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I have a Sandisk Extreme Portable SSD 500 GB. It works fine with Windows 10 but it cannot be detected by any of my Android devices. I tested with an Nokia 3.1, Sony Xperia Z3 Tablet Compact and a Sony Xperia 10 Plus, both with and without a Transcend OTG adapter. As well, I reformated it with exFAT and NTFS. What could be wrong?

The tablet runs Android 6 while the two phones run Android 9.

Other USB memory sticks work fine with the OTG adapter on all devices.

  • What's the power rating of SSD? Did you check kernel log (requires root) if something gets detected on USB? – Irfan Latif Oct 5 '19 at 17:14
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There are one major differences between an USB stick and an USB SSD: power consumption

As SSDs usually down't have the possibility to use a separate power supply you have to place a active USB hub (a hub with an own power supply) between the phone and the SSD.

The SSD is optimized for high performance and therefore requires much more power than a simple USB stick.

The Sandisk Extreme Portable SSD 500 GB requires about 4 Watt. Usually smartphone only support USB 2.0 and therefore the output is limited to 5V at 500 mA = 2.5 Watt. Only a very few smartphone support USB 3.0 or USB power delivery in OTG mode which would make it possible to use an SSD via OTG.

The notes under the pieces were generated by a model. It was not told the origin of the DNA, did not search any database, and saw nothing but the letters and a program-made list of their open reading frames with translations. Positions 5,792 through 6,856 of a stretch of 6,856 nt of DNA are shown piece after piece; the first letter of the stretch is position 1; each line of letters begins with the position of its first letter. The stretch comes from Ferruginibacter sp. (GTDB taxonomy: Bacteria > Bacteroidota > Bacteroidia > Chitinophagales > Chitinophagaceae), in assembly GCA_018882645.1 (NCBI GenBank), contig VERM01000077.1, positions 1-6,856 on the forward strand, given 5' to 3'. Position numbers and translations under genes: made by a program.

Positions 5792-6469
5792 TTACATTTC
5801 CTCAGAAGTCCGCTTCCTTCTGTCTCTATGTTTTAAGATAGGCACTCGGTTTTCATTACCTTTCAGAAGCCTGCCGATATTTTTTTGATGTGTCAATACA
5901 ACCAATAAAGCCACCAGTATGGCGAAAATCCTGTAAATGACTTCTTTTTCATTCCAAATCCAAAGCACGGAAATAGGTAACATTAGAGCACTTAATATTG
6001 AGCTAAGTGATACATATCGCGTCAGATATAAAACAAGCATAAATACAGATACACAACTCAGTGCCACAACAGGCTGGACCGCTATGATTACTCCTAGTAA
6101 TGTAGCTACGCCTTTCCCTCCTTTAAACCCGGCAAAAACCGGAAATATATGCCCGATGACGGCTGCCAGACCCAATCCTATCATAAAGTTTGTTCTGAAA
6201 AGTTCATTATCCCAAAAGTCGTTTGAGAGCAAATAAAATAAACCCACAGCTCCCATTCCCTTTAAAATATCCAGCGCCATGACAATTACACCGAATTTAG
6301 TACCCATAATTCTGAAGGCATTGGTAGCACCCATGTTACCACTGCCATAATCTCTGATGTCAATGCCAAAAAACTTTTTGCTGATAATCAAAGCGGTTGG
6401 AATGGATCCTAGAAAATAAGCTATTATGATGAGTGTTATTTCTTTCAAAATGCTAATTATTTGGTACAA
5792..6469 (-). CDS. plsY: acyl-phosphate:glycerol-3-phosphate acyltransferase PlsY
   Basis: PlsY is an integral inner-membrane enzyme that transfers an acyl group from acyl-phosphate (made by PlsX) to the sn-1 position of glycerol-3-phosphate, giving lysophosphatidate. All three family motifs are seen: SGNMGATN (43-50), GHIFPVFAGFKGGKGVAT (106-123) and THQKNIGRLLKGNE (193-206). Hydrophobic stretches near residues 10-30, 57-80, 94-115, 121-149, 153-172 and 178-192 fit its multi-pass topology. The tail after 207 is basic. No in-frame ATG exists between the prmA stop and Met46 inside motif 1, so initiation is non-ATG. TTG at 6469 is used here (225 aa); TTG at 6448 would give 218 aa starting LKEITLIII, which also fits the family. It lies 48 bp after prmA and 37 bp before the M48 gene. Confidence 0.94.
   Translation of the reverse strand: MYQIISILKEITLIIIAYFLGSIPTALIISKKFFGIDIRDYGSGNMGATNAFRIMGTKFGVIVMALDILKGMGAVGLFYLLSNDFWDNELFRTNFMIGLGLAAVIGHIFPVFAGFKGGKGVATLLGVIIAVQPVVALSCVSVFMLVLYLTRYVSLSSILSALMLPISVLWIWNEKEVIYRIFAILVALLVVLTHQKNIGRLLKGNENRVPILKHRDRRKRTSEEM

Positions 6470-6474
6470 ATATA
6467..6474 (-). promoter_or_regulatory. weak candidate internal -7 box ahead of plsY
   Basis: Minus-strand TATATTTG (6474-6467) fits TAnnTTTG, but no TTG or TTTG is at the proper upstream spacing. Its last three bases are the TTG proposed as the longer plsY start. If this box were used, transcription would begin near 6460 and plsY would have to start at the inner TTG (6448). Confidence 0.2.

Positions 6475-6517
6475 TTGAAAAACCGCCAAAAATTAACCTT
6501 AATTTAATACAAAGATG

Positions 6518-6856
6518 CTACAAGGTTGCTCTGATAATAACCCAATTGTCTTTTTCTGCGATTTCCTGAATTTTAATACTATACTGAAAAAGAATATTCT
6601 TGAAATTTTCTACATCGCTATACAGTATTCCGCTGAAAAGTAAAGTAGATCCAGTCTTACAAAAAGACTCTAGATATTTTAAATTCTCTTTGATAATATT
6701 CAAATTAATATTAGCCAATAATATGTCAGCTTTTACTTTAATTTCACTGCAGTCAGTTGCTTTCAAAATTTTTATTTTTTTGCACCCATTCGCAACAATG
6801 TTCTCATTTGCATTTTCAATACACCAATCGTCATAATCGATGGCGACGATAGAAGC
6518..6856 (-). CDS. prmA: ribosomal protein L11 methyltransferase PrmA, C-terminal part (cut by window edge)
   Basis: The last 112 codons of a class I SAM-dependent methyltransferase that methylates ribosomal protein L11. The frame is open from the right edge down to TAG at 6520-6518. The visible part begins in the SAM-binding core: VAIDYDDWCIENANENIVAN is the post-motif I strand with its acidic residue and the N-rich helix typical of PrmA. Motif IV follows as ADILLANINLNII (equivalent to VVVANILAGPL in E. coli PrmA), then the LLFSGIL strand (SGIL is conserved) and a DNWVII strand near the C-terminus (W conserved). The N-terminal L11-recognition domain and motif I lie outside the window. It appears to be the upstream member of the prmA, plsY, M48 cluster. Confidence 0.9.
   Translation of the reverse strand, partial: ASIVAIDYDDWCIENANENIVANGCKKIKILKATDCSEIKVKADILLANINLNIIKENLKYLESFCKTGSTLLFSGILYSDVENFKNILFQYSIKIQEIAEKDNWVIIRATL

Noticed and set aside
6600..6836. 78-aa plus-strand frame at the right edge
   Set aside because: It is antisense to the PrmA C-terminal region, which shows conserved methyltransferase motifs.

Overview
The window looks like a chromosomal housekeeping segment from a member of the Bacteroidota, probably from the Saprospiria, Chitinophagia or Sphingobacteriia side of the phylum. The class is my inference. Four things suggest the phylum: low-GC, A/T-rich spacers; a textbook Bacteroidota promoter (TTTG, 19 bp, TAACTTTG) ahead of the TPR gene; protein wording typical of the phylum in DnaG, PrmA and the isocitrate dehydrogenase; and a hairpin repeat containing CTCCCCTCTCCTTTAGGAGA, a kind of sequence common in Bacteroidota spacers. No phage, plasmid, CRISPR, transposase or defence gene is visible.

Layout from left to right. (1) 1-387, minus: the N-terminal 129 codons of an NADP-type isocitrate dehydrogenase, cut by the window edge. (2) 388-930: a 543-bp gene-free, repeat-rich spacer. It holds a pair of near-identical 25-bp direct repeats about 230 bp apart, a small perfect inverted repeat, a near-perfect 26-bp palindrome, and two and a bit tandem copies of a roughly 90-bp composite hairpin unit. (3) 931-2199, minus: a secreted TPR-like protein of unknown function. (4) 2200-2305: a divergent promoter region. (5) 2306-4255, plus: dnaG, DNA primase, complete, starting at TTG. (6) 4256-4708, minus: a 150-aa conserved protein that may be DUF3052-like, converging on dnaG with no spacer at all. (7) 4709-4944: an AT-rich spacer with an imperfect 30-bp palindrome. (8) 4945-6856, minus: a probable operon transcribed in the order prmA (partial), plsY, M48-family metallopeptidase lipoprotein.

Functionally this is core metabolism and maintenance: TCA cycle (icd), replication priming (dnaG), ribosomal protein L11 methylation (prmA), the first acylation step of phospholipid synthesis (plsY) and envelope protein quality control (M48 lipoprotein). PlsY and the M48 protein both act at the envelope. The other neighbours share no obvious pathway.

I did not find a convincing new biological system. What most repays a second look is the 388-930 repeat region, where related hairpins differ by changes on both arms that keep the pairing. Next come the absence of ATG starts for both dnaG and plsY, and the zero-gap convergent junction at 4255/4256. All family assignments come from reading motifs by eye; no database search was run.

On a regular computer the SSD works because USB 3.0 allows 900 mA (5V at 900mA -> 4.5 Watt) and therefore it can power the SSD correctly.

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  • I have Xiaomi RN4, originally released with Android 6, officially stating USB 2.0 support but it supports USB 3 (xhci-hcd driver). So I can run my old WD 500GB HDD on it which won't be drawing amperage less than a SSD. Also many SSDs claim to be drawing less than 2W though there could be high ampere surges depending on how efficient internal circuits and silicon cells are. So I think it's hard to define a thumb rule w.r.t. power usage. – Irfan Latif Oct 6 '19 at 12:49
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    @Irfan: I think it is more the question if the used USB device implements the USB rules in a strict way or just uses as much power as it wants. Especially HDDs without extra power supply often work on USB2.0 ports even though this should be impossible. – Robert Oct 6 '19 at 14:03
  • @Robert Thanks, that makes sense! Nowadays you take it for granted that USB always delivers enough power, but of course mobile devices may be limited. – craesh Oct 6 '19 at 19:55
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I had the same issue before. Android doesn’t recognize the NTFS file format but some phones can read exFAT. You can try the app “Total Commander” and the “exFAT/NTFS for USB by Paragon Software”

https://play.google.com/store/apps/details?id=com.ghisler.android.TotalCommander&hl=en_CA

https://play.google.com/store/apps/details?id=com.paragon.tcplugins_ntfs_ro&hl=en_CA

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